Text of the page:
Howard L. Chace

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Howard L. Chace
Howard Lambert Chace

(1897-06-04)June 4, 1897
DiedJanuary 9, 1982(1982-01-09) (aged 84)
EducationMA 1935, AB 1931
Alma materMiami University
Occupation(s)author, college professor, humorist, organist
EmployerMiami University
Known forAnguish Languish

Howard Lambert Chace (June 4, 1897 – January 9, 1982)[1] was a professor of Romance languages at Miami University in Oxford, Ohio, and is best known for writing poems and stories employing homophonic transformation.[2][3][4]


Chace's prolonged undergraduate studies at Miami University (in Oxford, Ohio) lasted from 1915 until graduating in 1931 with his A.B. degree. During those years he was interested in music and recording on old wax cylinders, and for a time took leave from school to serve in the Merchant Marines. While later working as a French instructor at Miami University, he completed his master's degree in just four years,[5] writing his thesis on 17th- and 18th-century French novels. He had also done some studying at the University of Cincinnati and McGill University, and he was a member of Delta Kappa Epsilon and Phi Beta Kappa.[6] He stayed on as a professor at Miami University for the duration of his career, from 1938 to 1965.[5]

A competent pianist and organist, for years Chace played during the showing of silent movies, beginning in his young college years.[5]

He married Martha Burdsall ("Marty") in 1928, and they had two daughters, Millicent and Elizabeth.[5][1]


Little Red Riding Hood[edit]

In 1940, he wrote Ladle Rat Rotten Hut to demonstrate that the intonation of spoken English is almost as important to the meaning as the words themselves. It was first published in Gene Sherman's column in the Los Angeles Times in 1953[7] and in the first issue of Sports Illustrated in 1954.[8]

In Ladle Rat Rotten Hut the classic Little Red Riding Hood tale is told, purposely replacing its usual words with similar-sounding words that are strung together in what might at first appear to a reader as a nonsensical sequence. While they are actual words, they are in a meaningless sequence, except when heard and interpreted by someone familiar with the story. Each phrase, taken as a whole and, especially, heard aloud, so closely resembles phrases most speakers of English recognize as telling a well-known story, that hearers may take a moment to realize that every word is simply and purposely wrong. The tale begins "Wants pawn term dare worsted ladle gull," which is easily deciphered, when spoken with appropriate intonation, to mean "Once upon a time there was a little girl." The word replacement continues throughout the story.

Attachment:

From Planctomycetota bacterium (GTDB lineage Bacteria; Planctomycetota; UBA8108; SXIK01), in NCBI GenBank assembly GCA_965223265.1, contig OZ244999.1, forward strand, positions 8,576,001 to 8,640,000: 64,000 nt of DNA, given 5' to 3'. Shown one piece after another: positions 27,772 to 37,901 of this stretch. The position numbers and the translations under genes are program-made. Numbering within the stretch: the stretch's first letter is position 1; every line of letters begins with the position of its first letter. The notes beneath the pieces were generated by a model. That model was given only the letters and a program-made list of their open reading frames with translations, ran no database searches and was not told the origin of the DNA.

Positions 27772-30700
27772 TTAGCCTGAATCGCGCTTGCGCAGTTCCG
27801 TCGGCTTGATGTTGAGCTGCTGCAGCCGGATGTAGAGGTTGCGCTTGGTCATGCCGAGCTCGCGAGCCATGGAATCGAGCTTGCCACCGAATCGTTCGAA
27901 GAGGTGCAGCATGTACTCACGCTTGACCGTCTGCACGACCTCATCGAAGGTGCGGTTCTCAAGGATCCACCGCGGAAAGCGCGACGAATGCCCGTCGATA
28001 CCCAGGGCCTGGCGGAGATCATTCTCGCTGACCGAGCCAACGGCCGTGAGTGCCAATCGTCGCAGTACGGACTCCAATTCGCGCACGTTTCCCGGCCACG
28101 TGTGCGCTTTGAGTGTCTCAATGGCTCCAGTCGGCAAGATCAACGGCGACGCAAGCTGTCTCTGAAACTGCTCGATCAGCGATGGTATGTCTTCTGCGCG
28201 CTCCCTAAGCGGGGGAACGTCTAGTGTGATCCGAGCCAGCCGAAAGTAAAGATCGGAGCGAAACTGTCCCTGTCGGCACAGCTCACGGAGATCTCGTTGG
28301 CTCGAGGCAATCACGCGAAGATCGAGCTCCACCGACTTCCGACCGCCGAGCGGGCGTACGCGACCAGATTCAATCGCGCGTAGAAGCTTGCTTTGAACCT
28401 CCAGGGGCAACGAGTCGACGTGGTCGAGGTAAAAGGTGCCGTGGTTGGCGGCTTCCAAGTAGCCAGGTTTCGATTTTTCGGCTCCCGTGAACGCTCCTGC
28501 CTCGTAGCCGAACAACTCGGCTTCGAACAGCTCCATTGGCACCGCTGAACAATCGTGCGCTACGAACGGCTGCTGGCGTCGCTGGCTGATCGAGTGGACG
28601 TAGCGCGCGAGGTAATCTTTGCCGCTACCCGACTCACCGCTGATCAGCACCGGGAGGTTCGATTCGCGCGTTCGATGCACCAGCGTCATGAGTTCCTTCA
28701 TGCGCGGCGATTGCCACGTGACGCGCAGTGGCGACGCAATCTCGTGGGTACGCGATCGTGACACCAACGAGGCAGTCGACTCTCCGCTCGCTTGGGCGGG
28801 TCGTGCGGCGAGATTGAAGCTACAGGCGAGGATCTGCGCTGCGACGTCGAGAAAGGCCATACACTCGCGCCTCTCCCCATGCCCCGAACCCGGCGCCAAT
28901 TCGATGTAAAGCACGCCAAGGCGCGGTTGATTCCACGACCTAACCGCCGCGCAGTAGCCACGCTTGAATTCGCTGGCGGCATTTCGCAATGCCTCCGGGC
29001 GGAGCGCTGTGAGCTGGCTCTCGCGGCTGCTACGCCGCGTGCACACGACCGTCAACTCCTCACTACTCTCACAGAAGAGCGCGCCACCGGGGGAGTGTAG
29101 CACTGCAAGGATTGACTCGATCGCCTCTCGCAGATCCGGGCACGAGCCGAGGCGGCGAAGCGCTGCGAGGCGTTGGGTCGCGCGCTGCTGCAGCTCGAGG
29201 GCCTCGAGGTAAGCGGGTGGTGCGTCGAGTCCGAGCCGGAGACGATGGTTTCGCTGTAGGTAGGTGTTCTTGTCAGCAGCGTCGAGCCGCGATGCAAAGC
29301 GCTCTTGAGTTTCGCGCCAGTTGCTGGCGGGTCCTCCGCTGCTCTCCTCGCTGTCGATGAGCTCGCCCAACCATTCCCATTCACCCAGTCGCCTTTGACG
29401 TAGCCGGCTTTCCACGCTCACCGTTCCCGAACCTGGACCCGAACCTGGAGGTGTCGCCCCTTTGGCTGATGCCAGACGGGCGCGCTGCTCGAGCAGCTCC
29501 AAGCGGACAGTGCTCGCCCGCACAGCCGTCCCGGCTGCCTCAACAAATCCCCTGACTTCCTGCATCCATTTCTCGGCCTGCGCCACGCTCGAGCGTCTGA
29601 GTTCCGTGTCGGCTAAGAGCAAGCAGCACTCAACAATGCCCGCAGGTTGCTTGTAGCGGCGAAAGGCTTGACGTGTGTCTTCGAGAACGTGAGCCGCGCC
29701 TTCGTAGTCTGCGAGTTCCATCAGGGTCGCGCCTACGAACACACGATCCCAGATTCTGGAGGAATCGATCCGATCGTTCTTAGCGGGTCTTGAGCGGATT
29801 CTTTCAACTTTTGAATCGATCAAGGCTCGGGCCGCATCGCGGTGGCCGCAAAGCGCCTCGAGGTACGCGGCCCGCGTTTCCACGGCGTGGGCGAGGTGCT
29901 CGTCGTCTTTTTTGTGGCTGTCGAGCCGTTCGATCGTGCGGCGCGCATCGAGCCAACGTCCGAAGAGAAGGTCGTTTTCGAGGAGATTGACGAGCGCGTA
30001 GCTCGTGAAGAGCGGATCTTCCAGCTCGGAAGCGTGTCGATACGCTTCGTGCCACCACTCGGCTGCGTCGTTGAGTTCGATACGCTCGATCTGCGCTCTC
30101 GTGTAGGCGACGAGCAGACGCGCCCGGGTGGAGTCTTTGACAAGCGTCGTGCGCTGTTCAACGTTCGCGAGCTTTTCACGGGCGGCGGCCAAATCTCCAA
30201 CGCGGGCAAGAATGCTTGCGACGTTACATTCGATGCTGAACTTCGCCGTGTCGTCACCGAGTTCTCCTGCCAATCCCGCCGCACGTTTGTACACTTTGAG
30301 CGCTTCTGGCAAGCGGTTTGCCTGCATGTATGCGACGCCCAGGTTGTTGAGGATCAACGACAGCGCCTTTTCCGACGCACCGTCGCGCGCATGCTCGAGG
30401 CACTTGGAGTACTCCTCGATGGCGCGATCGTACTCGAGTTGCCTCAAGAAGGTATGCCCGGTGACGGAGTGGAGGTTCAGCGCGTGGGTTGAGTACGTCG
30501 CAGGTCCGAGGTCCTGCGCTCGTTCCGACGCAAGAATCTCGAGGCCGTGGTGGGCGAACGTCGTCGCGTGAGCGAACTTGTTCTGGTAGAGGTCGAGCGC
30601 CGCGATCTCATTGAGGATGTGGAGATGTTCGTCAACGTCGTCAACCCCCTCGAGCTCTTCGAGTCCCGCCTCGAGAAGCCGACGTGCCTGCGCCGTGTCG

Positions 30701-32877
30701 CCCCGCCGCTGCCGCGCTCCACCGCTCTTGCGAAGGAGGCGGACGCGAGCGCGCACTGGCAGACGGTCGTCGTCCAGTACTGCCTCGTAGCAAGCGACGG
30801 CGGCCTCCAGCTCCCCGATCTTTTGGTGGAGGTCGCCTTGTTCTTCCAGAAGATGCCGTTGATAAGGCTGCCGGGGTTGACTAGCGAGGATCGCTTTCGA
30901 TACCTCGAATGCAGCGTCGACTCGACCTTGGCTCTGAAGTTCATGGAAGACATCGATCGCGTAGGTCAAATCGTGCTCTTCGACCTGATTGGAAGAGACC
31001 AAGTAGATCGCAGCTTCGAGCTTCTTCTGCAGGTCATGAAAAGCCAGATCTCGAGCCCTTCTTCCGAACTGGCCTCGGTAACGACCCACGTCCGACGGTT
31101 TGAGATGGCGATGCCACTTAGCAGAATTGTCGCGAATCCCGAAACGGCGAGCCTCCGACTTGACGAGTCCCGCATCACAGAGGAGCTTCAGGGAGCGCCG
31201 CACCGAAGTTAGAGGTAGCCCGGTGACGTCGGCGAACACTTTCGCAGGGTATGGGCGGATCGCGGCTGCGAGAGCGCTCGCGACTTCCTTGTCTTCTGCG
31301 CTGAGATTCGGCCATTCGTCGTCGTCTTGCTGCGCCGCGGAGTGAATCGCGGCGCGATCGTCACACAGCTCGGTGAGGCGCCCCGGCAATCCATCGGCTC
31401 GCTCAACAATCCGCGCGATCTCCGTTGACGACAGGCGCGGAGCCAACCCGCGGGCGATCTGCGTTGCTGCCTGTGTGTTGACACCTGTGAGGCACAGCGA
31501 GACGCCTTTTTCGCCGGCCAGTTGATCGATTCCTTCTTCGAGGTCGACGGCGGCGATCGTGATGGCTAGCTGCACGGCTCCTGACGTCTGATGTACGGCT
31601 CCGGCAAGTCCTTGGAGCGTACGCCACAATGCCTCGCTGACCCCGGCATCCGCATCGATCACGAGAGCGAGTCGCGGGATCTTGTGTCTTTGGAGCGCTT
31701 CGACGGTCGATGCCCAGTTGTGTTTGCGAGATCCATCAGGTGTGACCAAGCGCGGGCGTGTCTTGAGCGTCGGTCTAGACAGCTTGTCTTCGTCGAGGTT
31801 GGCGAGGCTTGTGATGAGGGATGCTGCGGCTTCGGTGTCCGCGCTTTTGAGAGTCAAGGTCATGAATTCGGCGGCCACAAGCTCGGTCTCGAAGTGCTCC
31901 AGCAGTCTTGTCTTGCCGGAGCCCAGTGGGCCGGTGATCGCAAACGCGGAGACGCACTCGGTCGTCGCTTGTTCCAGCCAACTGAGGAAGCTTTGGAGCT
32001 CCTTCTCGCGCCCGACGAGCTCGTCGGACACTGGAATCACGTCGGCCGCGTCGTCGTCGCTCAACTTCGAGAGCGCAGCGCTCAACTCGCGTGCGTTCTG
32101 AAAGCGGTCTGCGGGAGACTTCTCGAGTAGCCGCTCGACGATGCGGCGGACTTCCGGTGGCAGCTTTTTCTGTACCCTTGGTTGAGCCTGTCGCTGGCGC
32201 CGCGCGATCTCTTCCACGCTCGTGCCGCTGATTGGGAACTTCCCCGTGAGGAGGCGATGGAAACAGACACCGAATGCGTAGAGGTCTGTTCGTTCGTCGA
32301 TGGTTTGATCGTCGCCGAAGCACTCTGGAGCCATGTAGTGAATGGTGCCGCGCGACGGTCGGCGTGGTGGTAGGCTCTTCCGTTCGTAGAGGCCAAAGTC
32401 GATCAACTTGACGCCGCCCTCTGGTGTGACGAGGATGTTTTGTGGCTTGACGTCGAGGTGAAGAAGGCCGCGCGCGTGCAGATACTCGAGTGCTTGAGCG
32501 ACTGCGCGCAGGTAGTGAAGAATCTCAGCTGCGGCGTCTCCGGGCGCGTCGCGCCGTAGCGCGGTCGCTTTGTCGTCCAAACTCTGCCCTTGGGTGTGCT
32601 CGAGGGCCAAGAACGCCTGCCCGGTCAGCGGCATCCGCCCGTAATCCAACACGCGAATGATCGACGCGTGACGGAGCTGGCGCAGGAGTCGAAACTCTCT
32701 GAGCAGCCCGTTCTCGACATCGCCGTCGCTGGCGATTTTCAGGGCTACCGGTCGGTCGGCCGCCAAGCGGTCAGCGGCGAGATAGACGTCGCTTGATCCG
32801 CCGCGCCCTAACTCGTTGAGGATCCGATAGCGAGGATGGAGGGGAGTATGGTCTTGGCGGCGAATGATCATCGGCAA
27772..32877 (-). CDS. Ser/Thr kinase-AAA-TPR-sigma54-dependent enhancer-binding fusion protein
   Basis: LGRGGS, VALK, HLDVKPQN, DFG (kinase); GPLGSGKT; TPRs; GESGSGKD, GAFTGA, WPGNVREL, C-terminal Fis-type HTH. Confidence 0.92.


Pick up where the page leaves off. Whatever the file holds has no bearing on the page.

In some cases a single word replaces several (e.g., "evanescent" is employed to sound like "if it isn't"), and sometimes several are combined to make represent word ("on forger nut" can be heard as "unfortunate"). Every replacement word can be found in typical collegiate dictionaries, with the exception of "icer" which is in Merriam-Webster's Unabridged.

Anguish Languish[edit]

"Ladle Rat Rotten Hut" was later published in his book Anguish Languish (1956) after it was read on television by Arthur Godfrey. The book included Chace's various other works of homophonic transformation, including story of Guilty Look Enter Tree Beers (Goldilocks and the Three Bears). Ogden Nash, after reading the book, mailed Chace his own Anguish Languish version of a popular song. Chace also received letters from his readers containing Anguish Languish adaptations of familiar works.[9]


  • Chace, H. L. (1931). Notes sur le realisme (Honor's Thesis (Manuscript)). Miami University. OCLC 34627740.
  • Chace, Howard L. (1935). An outline of a course of lectures on the French novel from 1607 to 1761 (Master's Thesis (Manuscript)). Miami University. OCLC 34612046.
  • Chace, Howard L. (1956). Anguish Languish [English Language]. Englewood Cliffs, N.J.: Prentice-Hall. OCLC 2539398.
  • Chace, Howard L. (1956). Ladle Rat Rotten Hut. Pittsburgh, Pennsylvania: Oldstyle Press. OCLC 49208995.
  • "Slipping Booty". Sports Illustrated. Vol. 11, no. 7. Time, Inc. August 17, 1959. p. 26.


  1. ^ a b "Howard Lambert Chace (1897-1982)". FamilySearch. Retrieved 2020-01-06.
  2. ^ Paul Fleischman (2020). "Howard Chace, 1897-1982: First Speaker of Anguish Languish". Alphamaniacs: Builders of 26 Wonders of the Word. Candlewick Press. pp. 94–99. ISBN 9780763690663. Retrieved 2020-01-06.
  3. ^ "Faculty Files, Abstract". Special Collections & Archives at Miami University. Retrieved 2020-01-06.
  4. ^ Fraser, Ryan (2018). "Underground Games: Surface Translation and the Grotesque". TTR: traduction, terminologie, rédaction. 29 (2): 99–128. doi:10.7202/1051015ar. Retrieved 2020-01-06.
  5. ^ a b c d "Howard Lambert Chace". Miami University Faculty Memorials. Miami University. 2013. Retrieved 2020-01-06.
  6. ^ "Additions to Miami Staff". The Journal News. Hamilton, Ohio. September 8, 1931. p. 4. Retrieved 2020-01-06.
  7. ^ "Parlor sport". Sports Illustrated. 16 August 1954. pp. 25–26.
  8. ^ "Events & Discoveries". Sports Illustrated. 20 August 1956.
  9. ^ ""Ladle Rat Rotten Hut," a Screwy Version of Old Tale, by Prof. Chace, Kappa, '21, Brings Mail Flood from All US, with Assists by Arthur Godfrey". The Deke Quarterly. Delta Kappa Epsilon. 73 (1). 1955.

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